Yummy Treats for the Month of Love

By Deb Kemps

Most every culture since ancient times has used some type of edible aphrodisiacs. The range is amazing and interesting: everything from chocolate, fruits and vegetables to oysters and spices. With February being the month of “love,” and Valentine’s Day upon us, we’ll focus on yummy treats like chocolate, throughout history the most favored food item as a symbolic aphrodisiac, and a few of my other favorite snacks.

Food of the Gods

Over the years much research has gone into the benefits of chocolate and the compounds that make up this “Food of the Gods.” Scientists have said there are two key components that provide that “loving feeling:” phenethylamine and tryptophan. Working together, they can elevate mood and they release the same stimulants into the brain as when we fall in love. It is said that darker chocolate is favored because it can cause a spike in dopamine, which induces even more feelings of pleasure.

Strawberries are at the heart of a very creative myth. It is said that the goddess Aphrodite cried heart-shaped tears upon the death of her lover, Adonis. In many works of art, the strawberry is portrayed as a symbol of sensuality, with loving couples diving in and feeding each other the fruit. Strawberries are very high in Vitamin C and juicy to keep you hydrated. The sugar in strawberries provides a natural energy boost.

It’s Always the Oysters

Oysters gained their reputation with the Greeks because Aphrodite was said to be born from the sea; rising out of the ocean on an oyster shell, half naked, eating a strawberry I’m sure. The ever-attractive oyster is gaining popularity and the reputation as a libido food very high in zinc and amino acids. Scientists quickly squashed the theory that the shellfish was an aphrodisiac, but recently they have discovered that by harvesting oysters in the spring when the rare amino acids they contain are at the highest levels, oysters and other shell fish could indeed increase sex hormones. Hmmm…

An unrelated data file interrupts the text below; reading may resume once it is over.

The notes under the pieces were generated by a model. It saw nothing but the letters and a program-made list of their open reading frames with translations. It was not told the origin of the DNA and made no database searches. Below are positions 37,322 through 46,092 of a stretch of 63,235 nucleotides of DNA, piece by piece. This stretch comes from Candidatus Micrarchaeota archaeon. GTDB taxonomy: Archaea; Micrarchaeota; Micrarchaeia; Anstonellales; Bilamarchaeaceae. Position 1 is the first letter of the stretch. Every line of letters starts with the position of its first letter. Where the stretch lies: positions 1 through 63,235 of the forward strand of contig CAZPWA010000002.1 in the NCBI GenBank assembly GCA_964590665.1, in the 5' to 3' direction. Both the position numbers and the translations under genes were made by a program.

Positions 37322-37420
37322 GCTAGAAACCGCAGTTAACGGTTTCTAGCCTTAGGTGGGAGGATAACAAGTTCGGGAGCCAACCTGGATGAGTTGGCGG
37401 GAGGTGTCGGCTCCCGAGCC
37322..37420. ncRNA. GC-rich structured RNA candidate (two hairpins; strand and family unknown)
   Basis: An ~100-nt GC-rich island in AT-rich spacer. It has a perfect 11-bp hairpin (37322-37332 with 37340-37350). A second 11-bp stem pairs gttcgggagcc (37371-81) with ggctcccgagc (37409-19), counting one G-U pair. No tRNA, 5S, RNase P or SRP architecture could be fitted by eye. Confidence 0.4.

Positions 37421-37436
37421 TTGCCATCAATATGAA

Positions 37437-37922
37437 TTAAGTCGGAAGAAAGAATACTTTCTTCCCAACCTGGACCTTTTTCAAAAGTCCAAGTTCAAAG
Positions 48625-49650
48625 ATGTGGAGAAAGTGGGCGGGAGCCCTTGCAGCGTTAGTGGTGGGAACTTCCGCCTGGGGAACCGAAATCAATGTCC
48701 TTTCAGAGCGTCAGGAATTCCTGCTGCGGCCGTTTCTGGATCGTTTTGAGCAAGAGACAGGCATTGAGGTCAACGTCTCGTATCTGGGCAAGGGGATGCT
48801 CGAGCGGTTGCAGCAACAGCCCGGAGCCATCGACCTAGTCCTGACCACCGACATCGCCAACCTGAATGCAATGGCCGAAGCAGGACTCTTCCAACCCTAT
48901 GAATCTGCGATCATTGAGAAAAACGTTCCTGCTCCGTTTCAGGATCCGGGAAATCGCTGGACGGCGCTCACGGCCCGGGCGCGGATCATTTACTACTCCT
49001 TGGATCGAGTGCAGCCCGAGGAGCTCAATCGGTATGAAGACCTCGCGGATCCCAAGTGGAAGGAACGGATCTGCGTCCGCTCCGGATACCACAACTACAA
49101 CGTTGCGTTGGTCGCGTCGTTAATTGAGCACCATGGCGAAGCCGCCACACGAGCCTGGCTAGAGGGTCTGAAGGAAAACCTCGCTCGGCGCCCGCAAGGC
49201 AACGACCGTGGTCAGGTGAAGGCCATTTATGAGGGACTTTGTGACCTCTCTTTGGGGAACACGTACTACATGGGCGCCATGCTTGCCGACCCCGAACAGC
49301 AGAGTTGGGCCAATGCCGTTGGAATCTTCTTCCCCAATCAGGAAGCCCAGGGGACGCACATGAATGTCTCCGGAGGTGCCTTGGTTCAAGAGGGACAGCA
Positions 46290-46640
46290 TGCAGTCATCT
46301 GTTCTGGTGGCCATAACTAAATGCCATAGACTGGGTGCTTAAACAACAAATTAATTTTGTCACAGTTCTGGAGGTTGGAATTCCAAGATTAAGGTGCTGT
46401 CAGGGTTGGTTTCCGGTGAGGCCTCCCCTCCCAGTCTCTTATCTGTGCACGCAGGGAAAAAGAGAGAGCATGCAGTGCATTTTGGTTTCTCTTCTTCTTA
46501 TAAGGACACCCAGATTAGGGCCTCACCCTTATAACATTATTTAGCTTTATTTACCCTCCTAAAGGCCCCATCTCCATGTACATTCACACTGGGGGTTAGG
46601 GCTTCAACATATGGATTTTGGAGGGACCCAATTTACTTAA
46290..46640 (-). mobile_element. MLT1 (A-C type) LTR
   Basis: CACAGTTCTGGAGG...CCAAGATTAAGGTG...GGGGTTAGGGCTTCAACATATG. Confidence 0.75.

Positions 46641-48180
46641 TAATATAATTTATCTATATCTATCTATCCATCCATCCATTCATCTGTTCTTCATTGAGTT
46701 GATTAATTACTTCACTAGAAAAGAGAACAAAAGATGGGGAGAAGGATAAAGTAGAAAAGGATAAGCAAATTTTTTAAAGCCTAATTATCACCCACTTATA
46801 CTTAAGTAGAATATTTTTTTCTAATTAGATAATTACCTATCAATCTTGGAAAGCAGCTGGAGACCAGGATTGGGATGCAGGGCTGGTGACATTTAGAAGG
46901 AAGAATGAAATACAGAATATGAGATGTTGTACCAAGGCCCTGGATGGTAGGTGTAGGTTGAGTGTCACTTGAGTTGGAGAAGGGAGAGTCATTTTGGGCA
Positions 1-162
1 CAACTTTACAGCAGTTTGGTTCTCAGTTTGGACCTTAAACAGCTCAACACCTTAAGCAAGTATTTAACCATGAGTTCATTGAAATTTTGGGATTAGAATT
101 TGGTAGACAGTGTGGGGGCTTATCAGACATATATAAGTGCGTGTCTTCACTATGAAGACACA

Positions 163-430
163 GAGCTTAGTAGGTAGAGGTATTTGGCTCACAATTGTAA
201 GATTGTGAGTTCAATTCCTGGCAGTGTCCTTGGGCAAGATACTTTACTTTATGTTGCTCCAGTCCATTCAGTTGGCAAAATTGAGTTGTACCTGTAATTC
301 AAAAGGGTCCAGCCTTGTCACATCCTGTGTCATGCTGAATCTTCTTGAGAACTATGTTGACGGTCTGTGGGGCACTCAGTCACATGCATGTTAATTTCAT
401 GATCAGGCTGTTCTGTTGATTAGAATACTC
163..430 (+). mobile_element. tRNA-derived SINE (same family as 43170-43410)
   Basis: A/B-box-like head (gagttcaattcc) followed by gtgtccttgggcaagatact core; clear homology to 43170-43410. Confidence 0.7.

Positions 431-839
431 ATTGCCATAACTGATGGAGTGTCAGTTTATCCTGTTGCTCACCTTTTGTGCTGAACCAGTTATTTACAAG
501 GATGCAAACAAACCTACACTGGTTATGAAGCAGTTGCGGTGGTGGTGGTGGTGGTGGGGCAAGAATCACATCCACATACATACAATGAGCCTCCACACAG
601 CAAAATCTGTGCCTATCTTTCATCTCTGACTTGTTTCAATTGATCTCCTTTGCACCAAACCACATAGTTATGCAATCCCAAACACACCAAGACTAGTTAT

Ancient Egyptians, sitting right on the crossroads of the ancient spice roads, ate very well, having access to prized aphrodisiacs like coriander and cumin, both reflecting eternal love and faithfulness. I dare not say that aphrodisiacs are a viable thing when it comes to food and romance — it appears there are mixed reviews — but I will say that enjoying Oysters Rockefeller, fresh made Dukkah with some crusty bread and good olive oil never made me sad, and I never would complain about being fed a chocolate covered strawberry.

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